Citizens United: The Supreme Court Knocks Out Campaign Finance Reform

What Women Really Think
Jan. 21 2010 11:30 AM

Citizens United: The Supreme Court Knocks Out Campaign Finance Reform

The Supreme Court just struck down campaign finance reform . No modesty or narrow remedy here: This negates the main limits on corporate and union spending in the 60 days before a general election that Congress passed in 2002. The court overruled its own previous decisions allowing that legislation to stand. It's a Kennedy opinion and a 5-4 split, conservatives vs. liberals, except for one minor part that lets stand the disclosure requirements Congress imposed. On that one, it's everyone except Justice Thomas. You'll be seeing a lot more attack ads, but at least you'll know where they're coming from.

The first part of the opinion is all about justifying why the court has to rule so broadly: "It is not judicial restraint to accept an unsound, narrow argument just so the Court can avoid another argument with broader implications." The court didn't go for the idea that the anti-Hillary movie isn't really an attack ad: "There is no reasonable interpretation of Hillary other than as an appeal to vote against Senator Clinton."

Advertisement

The heart of the analysis is that money is speech, Congress suppressed speech, and that is unconstitutional. The limits on spending 60 days before an election aren't a sensible effort to staunch the flow of money into elections, with all the influence-pedding that brings. They give rise to "classic examples of censorship." That censorship is "vast in its reach." Here are Kennedy's examples of what the law prohibits, and shouldn't:

The Sierra Club runs an ad, within the crucial phase of 60 days before the general election, that exhorts the public to disapprove of a Congressman who favors logging in national forests; the National Rifle Association publishes a book urging the public to vote for the challenger because the incumbent U. S. Senator supports a handgun ban; and the American Civil Liberties Union creates a Web site telling the public to vote for a Presidential candidate in light of that candidate’s defense of free speech.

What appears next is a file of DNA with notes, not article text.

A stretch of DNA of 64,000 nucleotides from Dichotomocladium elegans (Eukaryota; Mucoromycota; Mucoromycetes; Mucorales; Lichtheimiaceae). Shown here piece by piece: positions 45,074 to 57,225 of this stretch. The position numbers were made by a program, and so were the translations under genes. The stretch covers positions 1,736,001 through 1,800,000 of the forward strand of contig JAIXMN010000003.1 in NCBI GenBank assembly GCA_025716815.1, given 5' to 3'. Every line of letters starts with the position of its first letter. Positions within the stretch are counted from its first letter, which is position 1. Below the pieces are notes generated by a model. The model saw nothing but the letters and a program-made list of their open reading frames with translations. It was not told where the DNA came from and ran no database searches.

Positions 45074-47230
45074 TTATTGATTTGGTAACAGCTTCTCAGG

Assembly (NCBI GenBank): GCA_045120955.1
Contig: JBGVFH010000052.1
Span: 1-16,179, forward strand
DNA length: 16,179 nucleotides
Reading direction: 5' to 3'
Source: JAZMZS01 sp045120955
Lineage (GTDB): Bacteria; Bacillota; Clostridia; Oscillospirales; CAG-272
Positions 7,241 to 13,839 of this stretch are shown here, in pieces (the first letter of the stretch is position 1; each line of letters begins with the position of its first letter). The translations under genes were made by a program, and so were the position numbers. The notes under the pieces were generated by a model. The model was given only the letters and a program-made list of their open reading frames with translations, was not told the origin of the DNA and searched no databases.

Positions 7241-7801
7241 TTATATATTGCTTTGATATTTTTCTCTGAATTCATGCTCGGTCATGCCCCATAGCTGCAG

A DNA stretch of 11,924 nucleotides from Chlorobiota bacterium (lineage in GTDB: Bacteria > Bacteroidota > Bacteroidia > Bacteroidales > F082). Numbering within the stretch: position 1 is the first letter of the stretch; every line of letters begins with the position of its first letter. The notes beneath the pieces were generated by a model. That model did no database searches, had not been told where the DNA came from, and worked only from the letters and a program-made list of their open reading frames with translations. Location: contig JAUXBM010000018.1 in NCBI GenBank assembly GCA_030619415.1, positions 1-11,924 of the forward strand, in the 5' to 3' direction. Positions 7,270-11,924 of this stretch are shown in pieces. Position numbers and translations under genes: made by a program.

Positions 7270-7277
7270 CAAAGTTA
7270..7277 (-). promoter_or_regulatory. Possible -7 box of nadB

The majority says it doesn't matter that the corporations can spend all the money they want through PACs, because they aren't the PACs and their PACS aren't them.

So there you have it: a knock-out blow to campaign finance reform. Just in time for the midterm elections.

Emily Bazelon is a staff writer at the New York Times Magazine and the author of Sticks and Stones

TODAY IN SLATE

History

The Self-Made Man

The story of America’s most pliable, pernicious, irrepressible myth.

Michigan’s Tradition of Football “Toughness” Needs to Go—Starting With Coach Hoke

Does Your Child Have “Sluggish Cognitive Tempo”? Or Is That Just a Disorder Made Up to Scare You?

The First Case of Ebola in America Has Been Diagnosed in Dallas

Windows 8 Was So Bad That Microsoft Will Skip Straight to Windows 10

Politics

Mad About Modi


Why the controversial Indian prime minister drew 19,000 cheering fans to Madison Square Garden.


Building a Better Workplace

You Deserve a Pre-cation

The smartest job perk you’ve never heard of.

Don’t Panic! The U.S. Already Stops Ebola and Similar Diseases From Spreading. Here’s How.

Parents, Get Your Teenage Daughters the IUD

The XX Factor
Sept. 30 2014 12:34 PM Parents, Get Your Teenage Daughters the IUD
  News & Politics
Politics
Sept. 30 2014 6:59 PM The Democrats’ War at Home Can the president’s party defend itself from the president’s foreign policy blunders?
  Business
Moneybox
Sept. 30 2014 7:02 PM At Long Last, eBay Sets PayPal Free
  Life
Gaming
Sept. 30 2014 7:35 PM Who Owns Scrabble’s Word List? Hasbro says the list of playable words belongs to the company. Players beg to differ.
  Double X
Doublex
Sept. 29 2014 11:43 PM Lena Dunham, the Book More shtick than honesty in Not That Kind of Girl.
  Slate Plus
Behind the Scenes
Sept. 30 2014 3:21 PM Meet Jordan Weissmann Five questions with Slate’s senior business and economics correspondent.
  Arts
Brow Beat
Sept. 30 2014 4:45 PM Steven Soderbergh Is Doing Some Next-Level Work on The Knick
  Technology
Future Tense
Sept. 30 2014 7:00 PM There’s Going to Be a Live-Action Tetris Movie for Some Reason
  Health & Science
Bad Astronomy
Sept. 30 2014 7:30 AM What Lurks Beneath the Methane Lakes of Titan?
  Sports
Sports Nut
Sept. 28 2014 8:30 PM NFL Players Die Young. Or Maybe They Live Long Lives. Why it’s so hard to pin down the effects of football on players’ lives.